Here, we are looking back at our history through the story of a young woman who obviously went through unspeakable horrors. In desperation she gave up, she felt she couldn’t fight; she was angry and then rebellious. In desperation she gave up, she felt she couldn’t fight; she was angry and then rebelliousThe Talmud in fact points out that her name is explicitly stated to underscore how, out of all the priestly families, she was the only one who abandoned Judaism in those terrible times. Considering the severity of that betrayal, it seems peculiar that her family was penalized for Miriam’s relatively minor offense of striking the holy altar!

We’re talking of a young woman who renounced her faith, intermarried with the enemy . . . a traitor who assisted her husband in offering a profane animal on the holy altar—defiling the very place her revered family served G‑d . . . Of all these grave sins, the focus is on her pounding the altar with her sandal?

The Rebbe gives a deeply moving and inspiring explanation: G‑d loves and cherishes every one of us, and our connection can never be severed. Look at Miriam: you would think she gave up everything, walked away from all that her people held dear, she’s now a Hellenist. But when she reaches the sacrificial altar, something hits a raw nerve, she sees her fellow Jews suffering, and her deep pain is exposed. In this moment of bitterness, what does she cry out? “Wolf, wolf! You consume the Jewish people’s wealth, but you don’t answer them in their time of need!”—in other words, “G‑d, how are You letting this happen?!” Her pain and response stress just how very connected she really was to G‑d and the Jews. She acknowledges G‑d and His relationship to the Jews, and can’t bear His silence.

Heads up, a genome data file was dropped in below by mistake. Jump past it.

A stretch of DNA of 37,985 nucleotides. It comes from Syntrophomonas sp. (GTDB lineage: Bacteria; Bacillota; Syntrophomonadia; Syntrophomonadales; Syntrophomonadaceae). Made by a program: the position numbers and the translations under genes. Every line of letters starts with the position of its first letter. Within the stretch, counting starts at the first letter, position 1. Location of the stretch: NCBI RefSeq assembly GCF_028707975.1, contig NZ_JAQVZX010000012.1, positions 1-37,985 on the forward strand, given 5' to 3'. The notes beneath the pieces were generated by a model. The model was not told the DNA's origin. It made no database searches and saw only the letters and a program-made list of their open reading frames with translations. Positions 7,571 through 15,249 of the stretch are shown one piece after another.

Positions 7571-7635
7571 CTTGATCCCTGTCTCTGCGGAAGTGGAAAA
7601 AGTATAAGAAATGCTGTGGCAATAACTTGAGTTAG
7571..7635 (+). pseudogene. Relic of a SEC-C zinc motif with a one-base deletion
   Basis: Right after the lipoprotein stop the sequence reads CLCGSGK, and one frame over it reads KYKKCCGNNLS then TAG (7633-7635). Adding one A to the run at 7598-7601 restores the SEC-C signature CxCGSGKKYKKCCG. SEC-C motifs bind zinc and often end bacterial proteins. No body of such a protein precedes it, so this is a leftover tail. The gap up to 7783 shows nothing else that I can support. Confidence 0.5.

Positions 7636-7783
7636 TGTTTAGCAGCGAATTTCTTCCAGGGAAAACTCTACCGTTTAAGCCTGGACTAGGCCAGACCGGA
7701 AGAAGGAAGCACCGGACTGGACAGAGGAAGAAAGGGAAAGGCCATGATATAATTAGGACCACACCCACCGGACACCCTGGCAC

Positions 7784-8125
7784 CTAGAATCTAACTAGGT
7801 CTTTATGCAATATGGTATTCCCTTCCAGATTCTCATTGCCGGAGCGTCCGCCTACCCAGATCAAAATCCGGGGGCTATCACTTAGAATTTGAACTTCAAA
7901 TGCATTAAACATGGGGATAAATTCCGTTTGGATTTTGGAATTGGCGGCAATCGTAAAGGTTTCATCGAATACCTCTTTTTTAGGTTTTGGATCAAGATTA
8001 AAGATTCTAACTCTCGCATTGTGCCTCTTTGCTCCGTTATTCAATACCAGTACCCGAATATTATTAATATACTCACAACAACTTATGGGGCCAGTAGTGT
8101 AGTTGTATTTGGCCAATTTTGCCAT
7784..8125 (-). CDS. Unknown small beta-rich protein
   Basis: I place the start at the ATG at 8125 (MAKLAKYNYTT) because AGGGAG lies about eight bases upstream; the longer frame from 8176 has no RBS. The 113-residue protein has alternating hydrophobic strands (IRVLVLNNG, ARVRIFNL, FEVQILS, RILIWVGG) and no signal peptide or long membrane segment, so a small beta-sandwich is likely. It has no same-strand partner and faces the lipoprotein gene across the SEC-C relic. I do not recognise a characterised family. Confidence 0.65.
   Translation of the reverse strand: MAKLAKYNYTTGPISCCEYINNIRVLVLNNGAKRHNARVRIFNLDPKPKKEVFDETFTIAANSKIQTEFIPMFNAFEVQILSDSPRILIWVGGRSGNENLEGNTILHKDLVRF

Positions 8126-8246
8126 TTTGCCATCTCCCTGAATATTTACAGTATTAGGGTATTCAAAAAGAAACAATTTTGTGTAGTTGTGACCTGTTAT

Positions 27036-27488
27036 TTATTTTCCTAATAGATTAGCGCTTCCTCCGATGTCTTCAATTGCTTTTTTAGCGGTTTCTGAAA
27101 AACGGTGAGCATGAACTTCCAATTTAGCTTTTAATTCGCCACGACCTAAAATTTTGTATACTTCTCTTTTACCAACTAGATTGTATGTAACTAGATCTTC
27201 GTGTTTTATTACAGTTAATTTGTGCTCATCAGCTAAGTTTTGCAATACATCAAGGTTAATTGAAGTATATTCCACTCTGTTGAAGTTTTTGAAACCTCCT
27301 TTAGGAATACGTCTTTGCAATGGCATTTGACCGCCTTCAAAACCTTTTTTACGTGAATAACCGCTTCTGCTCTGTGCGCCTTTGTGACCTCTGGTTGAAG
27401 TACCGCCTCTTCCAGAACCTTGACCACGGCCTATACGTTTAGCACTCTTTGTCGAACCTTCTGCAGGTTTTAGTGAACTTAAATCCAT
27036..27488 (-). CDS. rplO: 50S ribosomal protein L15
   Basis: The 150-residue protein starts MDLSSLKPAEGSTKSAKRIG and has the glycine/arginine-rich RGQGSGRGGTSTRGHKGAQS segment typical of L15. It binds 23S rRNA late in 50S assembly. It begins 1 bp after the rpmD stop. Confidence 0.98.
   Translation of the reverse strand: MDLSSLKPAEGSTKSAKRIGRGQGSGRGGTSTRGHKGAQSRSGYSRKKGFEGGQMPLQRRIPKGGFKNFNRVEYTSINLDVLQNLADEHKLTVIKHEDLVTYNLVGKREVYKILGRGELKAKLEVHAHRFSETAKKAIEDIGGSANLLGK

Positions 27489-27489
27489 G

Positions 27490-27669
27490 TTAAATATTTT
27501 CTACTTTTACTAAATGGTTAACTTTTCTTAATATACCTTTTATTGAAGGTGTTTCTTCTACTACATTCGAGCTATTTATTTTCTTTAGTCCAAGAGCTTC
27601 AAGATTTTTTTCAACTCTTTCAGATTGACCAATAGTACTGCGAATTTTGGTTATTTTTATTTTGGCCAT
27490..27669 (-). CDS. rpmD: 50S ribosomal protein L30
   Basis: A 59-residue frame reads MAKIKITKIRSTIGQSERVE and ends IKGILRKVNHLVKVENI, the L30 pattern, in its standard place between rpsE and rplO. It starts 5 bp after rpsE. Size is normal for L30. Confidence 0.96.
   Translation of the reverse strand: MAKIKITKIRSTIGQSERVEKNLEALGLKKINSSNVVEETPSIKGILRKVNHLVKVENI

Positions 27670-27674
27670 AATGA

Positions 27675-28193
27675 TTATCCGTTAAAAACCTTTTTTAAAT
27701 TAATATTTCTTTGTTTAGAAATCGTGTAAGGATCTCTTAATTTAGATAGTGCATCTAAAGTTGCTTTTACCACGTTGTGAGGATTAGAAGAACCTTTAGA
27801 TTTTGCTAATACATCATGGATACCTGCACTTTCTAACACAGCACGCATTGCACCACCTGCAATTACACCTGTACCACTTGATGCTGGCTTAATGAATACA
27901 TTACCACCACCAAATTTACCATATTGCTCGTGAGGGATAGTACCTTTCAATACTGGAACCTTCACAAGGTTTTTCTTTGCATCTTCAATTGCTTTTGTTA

G‑d never writes us off or gives up on us. Our bond is unbreakable and eternal. He understands our weaknesses, challenges and hardships, and eagerly anticipates when we will once again recognize our quintessential relationship and reach out to connect with Him. What we did over the years, last week, yesterday or even a few minutes ago, does not prejudice the prospects of the present. Each moment, and every decision we face going forward, presents its own precious opportunity. It is as if we are always standing at a fork in the road with the choice to turn in the right direction, and that choice rests with the first step forward.

Miriam may have viewed herself as no longer Jewish, not interested in G‑d, intermarried with the enemy, Hellenized, a pagan . . . But in reality, this was merely a superficial layer masking her true identity. The soul is bound to G‑d regardless of its outer spiritual appearance, even during the time of sin. At her core she was a Jewish woman, and every moment presented the potential for her to return and reconnect with G‑d through the Torah and mitzvot. Despite everything, G‑d was watching: what will she do now? Focusing on her conduct as she reached the altar underscores how each and every deed we do carries such incredible meaning and significance to G‑d. Our previous history is inconsequential and not an impediment to unveiling our cherished bond.